As is typical for a new administration’s first month in office, a foreign policy crisis is already upon us: a military take-over in Burma. This Indo-Pacific test will likely determine not only democracy’s fate in Burma, but whether the new administration’s read of the region is compatible with its nascent counter-China strategy.
By most accounts, the world was caught off-guard by the Burmese armed forces’ detention of the country’s State Counselor and democratically elected leader, Aung San Suu Kyi. These illegal detentions were the result of the military’s displeasure with last November’s election in which Suu Kyi’s National League for Democracy (NLD) resoundingly defeated nearly every military-backed candidate. After detaining Suu Kyi and her lieutenants, the Burmese military went about employing an all-too-familiar playbook. Within hours, the military assumed control over domestic television stations and cut off nearly all international media. At the same time, internet and phone services were disrupted and many financial institutions were forced to close, in a situation reminiscent of previous upheavals in the country. With a curfew now in effect, the Burmese military has succeeded in curtailing Burma’s slow march towards democracy without firing a single shot.
As news of the crisis reached Washington, the U.S. Department of State and White House referred to the situation as a “coup” and announced sanctions against members of Burma’s military. Meanwhile, China released a more measured statement, noting that Beijing was in the process of “understanding the situation” and remained hopeful that “all sides in Myanmar appropriately handle their differences under the constitution and legal framework and safeguard political and social stability.” For their part, Burma’s neighbors all issued hands-off declarations consistent with their long-standing policies of non-interference in the internal affairs of other countries.
While the political situation in Burma remains fluid, the United States’ strong initial response to the crisis may jeopardize the likelihood that it could be asked to mediate a potential settlement between Burma’s military and the NLD. Ultimately, a successful response to this crisis must take into account the United States’ relative lack of economic and political leverage over Burma, as well as the fact that Burma’s military leaders are unlikely to respond favorably to any language which borders on ultimatum. What’s more, while U.S. sanctions may have proven useful in inducing democratic reform in Burma in the past, China is all but certain to ignore such sanctions under the guise of preventing a humanitarian crisis on its border.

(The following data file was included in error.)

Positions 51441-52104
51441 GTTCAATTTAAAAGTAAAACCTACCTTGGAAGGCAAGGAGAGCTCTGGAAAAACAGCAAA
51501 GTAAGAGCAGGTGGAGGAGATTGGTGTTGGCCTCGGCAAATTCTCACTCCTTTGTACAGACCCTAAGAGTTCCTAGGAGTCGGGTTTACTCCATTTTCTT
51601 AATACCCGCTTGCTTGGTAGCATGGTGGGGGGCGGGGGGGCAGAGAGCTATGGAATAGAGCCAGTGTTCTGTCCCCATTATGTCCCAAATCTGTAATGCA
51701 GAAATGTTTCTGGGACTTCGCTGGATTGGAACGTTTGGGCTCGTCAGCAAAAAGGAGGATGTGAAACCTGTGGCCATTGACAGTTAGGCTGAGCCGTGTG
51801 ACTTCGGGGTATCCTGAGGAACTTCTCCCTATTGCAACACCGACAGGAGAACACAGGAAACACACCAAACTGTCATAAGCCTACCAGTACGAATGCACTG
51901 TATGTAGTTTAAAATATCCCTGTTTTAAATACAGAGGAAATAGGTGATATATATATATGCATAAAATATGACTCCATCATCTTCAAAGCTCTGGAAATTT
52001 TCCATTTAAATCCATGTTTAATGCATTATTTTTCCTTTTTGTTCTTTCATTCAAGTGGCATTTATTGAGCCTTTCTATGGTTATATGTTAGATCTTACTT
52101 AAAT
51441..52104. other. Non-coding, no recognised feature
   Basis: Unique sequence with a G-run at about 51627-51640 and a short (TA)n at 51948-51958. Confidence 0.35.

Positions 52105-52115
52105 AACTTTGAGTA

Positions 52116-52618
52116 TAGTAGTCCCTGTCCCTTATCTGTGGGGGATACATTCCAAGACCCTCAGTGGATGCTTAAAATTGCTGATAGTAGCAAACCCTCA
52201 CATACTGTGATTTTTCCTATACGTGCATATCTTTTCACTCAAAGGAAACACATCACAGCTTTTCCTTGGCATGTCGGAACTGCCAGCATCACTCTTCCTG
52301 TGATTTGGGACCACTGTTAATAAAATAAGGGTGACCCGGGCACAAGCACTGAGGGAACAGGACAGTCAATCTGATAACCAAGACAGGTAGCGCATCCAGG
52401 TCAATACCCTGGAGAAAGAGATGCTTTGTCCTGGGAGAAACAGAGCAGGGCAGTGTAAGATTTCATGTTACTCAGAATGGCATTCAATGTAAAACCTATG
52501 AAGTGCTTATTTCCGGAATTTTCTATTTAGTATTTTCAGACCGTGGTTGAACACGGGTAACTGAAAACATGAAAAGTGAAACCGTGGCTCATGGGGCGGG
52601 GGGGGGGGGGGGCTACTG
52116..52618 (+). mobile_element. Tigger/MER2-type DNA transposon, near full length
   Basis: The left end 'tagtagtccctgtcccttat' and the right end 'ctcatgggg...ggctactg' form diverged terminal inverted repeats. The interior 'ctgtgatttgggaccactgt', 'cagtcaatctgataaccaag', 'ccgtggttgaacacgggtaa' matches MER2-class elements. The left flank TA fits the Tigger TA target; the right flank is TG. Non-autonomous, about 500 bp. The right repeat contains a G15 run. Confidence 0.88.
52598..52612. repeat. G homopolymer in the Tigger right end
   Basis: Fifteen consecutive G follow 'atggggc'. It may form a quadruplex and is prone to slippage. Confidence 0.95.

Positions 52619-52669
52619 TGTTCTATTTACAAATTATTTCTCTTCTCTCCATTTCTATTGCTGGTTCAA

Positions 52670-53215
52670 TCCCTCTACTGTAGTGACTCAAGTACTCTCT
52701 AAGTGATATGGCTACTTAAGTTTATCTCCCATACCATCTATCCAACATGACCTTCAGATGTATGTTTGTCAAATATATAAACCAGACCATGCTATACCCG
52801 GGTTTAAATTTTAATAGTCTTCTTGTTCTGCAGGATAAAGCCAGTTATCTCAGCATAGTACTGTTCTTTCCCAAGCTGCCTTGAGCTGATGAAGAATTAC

To that end, there may still be time for the United States to re-assess its strategy and promote a constructive path towards dialogue, in effect allowing both sides to air their grievances. Such a diplomatic framework would also provide the new administration with an opportunity to better synchronize its messaging with other Indo-Pacific allies, many of which are hesitant to embrace sanctions or any other steps which could push Burma closer to Beijing.
Meanwhile, China is carefully pursuing its own great-power strategy, one that plays to its relative strengths and long-term objectives, including its efforts to reduce U.S. influence throughout Southeast Asia. Beijing, with Moscow’s backing, has already blocked a draft United Nations Security Council resolution condemning the situation in Burma while reiterating its interest in finding a diplomatic solution to the crisis. Beijing’s approach is rooted in two key realities. First, apart from a popular uprising, which at present appears unlikely, China understands that Suu Kyi has almost no leverage over her captors. Second, China rightly assesses that the last thing most Burmese citizens want is for the situation to devolve into violence, having already lived through decades of trauma at the hands of their military captors.
Thus, Beijing’s focus on promoting dialogue, whether genuine or not, all but assures that China will play a key role in determining Burma’s future regardless of whether the military junta remains in power. If influence is the name of the Indo-Pacific game, then China is smart to rack up as many wins as possible by playing the part of the region’s chief diplomat, even if it continues to engage in other provocative acts in and around its near abroad.
In a possible worst-case scenario for the United States, Burma’s military leaders, under pressure from new U.S. sanctions, could strengthen their economic ties to China, which could lead to a significant increase in China’s hold over the country. Such measures might include the potential establishment of a Chinese military base in Burma, providing China with a powerful platform to project into the Indian Ocean and police vital sea lanes in the area. Meanwhile, the United States may find it difficult to reverse its initial sanctions threats, as well as build a de-escalatory ladder which provides Burma’s military with a face-saving way out of the crisis.
Sanctions can no doubt be an incredibly powerful tool of diplomacy, but they are at their most effective when wielded at the right time and in the right manner. The same can be said for public messaging to our friends and foes alike. This incident in Burma is further proof the United States and its allies will need to think carefully about when and how to use both when competing in China’s backyard.
Craig Singleton, a national security expert and former U.S. diplomat, is an adjunct fellow at the Foundation for Defense of Democracies (FDD), where he also contributes to FDD’s Center on Military and Political Power (CMPP) and China Program. FDD is a Washington, DC-based, nonpartisan research institute focusing on national security and foreign policy.